Surviving Hell

The Best Way to Beat the Heat: Iced Tea

Every morning, I make a full pot of tea in my little 1.5 liter metal Japanese teapot. Because it has a perforated insert into which I can spoon whole tea leaves without worrying about having to eat them as I drink the tea, I can dispense with tea bags altogether. I buy mostly Indian loose black teas (Darjeeling, Ceylon, Assam) by the pound. The general rule of thumb is that one pound (0.45 kilograms) brews some 240 cups of tea. Compare that with the Specialty Coffee Association’s estimate of 48 cups of coffee from one pound of beans.

In a heat wave such as we are now experiencing in Southern California—especially during the coronavirus quarantine—I become positively lizard-like. What keeps me from going reptile all the way is the iced tea I drink. As of 10 pm, there are only a few thimblefuls of tea left in my pot. While I was sitting in my library reading Marie NDiaye’s La Cheffe, I was cooled not only by the iced tea, but by the condensation from the glass sending icy droplets onto the hairs of my bare stomach (as I am not wearing a shirt while inside).

My Indian tea of choice lately has been the Ahmad of London brand, which is popular in the Indian and Iranian food stores in my part of town. At present, I am drinking their Darjeeling tea, which I find to be the best. It also happens to be the most expensive (600 grams for US$36).

I am particularly conscious of the heat because the apartment building in which I live was built in 1945, when insulation was not commonly used. That was before global warming. Now I feel as if I am living in one of those punishment hotboxes from Bridge on the River Kwai or Cool Hand Luke.

If you want to make your iced tea taste particularly good, add a splash of good dark rum, such as Myers’s Original Dark Rum from Jamaica. I also add the juice of a fresh lemon and some Splenda (as I am diabetic).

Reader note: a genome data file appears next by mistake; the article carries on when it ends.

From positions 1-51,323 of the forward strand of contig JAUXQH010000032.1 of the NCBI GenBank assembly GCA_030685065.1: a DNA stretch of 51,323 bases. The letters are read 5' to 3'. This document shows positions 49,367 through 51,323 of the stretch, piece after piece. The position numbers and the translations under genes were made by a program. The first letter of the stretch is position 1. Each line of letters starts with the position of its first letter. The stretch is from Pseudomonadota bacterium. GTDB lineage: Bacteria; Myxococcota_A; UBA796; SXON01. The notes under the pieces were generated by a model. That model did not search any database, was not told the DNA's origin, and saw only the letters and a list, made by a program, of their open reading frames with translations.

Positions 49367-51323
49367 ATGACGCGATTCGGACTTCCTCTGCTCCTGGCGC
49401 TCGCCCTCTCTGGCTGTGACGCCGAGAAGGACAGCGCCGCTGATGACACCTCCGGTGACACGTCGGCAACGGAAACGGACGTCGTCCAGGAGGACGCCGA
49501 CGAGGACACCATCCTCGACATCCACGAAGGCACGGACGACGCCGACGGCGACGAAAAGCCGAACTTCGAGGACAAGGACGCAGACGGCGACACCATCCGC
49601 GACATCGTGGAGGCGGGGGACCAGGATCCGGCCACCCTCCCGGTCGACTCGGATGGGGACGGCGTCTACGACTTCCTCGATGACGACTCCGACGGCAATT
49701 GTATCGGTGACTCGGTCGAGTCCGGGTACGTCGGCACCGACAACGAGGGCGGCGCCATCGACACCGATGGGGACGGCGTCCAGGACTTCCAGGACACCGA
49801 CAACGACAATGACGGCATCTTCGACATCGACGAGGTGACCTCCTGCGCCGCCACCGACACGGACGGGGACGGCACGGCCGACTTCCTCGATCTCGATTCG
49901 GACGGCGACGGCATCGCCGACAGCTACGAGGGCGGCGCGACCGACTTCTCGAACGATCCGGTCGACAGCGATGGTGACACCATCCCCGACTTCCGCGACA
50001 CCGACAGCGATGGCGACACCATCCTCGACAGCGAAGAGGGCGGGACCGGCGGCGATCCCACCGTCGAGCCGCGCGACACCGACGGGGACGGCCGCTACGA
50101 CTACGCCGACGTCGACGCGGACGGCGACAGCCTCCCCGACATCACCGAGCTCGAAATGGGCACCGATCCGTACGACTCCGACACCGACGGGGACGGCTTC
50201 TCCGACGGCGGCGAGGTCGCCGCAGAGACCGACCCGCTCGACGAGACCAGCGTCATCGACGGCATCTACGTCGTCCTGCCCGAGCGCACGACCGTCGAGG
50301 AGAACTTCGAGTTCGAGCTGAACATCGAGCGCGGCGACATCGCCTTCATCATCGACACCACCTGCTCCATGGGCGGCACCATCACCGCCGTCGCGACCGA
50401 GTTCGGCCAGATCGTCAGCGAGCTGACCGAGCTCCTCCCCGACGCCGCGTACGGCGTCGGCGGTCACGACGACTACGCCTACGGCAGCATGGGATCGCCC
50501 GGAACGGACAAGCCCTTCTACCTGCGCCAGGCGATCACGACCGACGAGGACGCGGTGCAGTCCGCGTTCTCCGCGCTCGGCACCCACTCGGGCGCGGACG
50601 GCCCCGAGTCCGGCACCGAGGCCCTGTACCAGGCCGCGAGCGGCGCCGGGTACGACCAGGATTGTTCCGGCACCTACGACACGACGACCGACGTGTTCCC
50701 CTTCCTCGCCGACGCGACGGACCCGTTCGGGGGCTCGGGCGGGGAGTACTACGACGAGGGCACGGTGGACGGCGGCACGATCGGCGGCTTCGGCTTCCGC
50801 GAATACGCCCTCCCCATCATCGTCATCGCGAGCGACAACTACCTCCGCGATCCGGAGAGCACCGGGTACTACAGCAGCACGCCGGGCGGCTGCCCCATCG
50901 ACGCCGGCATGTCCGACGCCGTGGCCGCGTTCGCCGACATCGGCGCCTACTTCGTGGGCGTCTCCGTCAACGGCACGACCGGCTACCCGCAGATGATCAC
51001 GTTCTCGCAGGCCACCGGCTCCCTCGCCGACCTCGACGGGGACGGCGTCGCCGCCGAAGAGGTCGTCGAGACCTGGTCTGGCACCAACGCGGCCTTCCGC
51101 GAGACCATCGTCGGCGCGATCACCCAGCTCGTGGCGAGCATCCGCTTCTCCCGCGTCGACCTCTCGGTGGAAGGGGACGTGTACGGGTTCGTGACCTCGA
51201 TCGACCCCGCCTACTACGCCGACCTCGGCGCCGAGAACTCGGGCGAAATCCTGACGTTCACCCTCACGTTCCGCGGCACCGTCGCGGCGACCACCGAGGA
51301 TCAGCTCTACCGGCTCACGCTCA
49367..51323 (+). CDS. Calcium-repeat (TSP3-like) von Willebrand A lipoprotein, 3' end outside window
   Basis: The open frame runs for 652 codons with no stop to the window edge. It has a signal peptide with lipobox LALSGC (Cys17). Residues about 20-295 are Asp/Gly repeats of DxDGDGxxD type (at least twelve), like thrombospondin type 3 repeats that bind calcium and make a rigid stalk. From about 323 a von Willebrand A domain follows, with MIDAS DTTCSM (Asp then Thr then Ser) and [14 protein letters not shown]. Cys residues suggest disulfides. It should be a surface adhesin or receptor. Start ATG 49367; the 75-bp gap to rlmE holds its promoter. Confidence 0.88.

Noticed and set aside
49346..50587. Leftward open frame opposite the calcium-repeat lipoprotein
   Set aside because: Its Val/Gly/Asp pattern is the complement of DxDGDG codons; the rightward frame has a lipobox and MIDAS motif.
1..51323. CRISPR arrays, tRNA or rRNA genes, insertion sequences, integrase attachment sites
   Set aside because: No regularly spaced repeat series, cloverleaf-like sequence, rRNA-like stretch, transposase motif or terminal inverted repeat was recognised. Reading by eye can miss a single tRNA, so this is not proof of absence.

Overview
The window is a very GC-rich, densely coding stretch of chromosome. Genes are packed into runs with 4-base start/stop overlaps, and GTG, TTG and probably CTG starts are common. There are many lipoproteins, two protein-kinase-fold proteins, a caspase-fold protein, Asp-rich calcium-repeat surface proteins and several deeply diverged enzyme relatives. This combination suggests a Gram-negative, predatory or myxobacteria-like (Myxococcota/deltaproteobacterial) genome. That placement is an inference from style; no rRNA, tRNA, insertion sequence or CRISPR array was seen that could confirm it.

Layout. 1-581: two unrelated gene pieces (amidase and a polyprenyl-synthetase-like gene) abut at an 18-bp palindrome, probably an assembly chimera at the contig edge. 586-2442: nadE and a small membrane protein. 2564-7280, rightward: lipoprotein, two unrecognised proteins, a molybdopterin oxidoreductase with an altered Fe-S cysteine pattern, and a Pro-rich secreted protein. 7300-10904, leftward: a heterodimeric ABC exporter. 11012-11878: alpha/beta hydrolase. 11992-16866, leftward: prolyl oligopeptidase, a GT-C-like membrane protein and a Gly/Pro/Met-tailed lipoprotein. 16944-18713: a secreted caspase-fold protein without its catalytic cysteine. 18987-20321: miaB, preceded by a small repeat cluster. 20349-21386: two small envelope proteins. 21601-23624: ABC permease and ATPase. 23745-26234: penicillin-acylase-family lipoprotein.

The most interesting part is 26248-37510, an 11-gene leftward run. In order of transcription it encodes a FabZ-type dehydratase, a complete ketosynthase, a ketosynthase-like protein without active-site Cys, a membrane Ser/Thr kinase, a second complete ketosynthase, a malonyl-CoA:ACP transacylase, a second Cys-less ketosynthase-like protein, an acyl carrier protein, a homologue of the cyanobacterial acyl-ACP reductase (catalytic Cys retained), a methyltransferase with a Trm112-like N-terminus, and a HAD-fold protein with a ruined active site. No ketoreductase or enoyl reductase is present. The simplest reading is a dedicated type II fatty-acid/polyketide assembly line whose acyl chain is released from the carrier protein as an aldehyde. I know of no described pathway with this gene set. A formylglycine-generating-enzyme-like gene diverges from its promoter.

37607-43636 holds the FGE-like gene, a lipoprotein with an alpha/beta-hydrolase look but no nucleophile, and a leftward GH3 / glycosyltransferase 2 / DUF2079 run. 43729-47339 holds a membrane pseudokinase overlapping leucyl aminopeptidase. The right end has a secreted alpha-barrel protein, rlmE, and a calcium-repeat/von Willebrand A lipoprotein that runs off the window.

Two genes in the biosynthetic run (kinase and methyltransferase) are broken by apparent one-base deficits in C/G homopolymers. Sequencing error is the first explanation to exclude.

What Flows Through My Veins

No, It’s Not Coffee … Ever!

With most Americans, I would wager that what flows in their veins is either coffee or Coca-Cola. With me, it’s tea—either hot or iced. And my tea is occasionally made with tea bags, but most of the time with tea leaves which I store in bulk. Although I also drink Chinese and Japanese green teas with my Chinese or Japanese food, my tea of choice for my own cooking is Indian black tea. Darjeeling is by far the best, but the better grades can be fiendishly expensive. So I usually blend it with Ceylon or Assam depending on the time of year.

When it gets cooler, as it is now, I like to mix the Darjeeling with a “wake-me-up” Assam like Baruti or Ghalami. I -purchase the tea in bulk either from an Indian or Persian grocery store. One pound of any loose black tea will last me the better part of a year.

I have a cheap Japanese metal pot with a removable insert so that I don’t need a strainer to remove the infused tea leaves from my cup. After making a couple of cups of hot tea for breakfast, I save the rest of the tea in the pot for iced tea, adding two or three ice cubes per glass. During the summer, I usually drink iced tea all the time, including for breakfast.

My iced tea is usually unsweetened. For hot tea, I like to add mesquite honey and a squeeze of fresh lime.

Sometimes I don’t even think of myself as an American because I’m not hooked on coffee and Coke. Although I will occasionally drink a Coke when the only alternative is iced tea adulterated with passion fruit, raspberries, or kumquats. Adulterated iced tea is an abomination and to be avoided at all costs.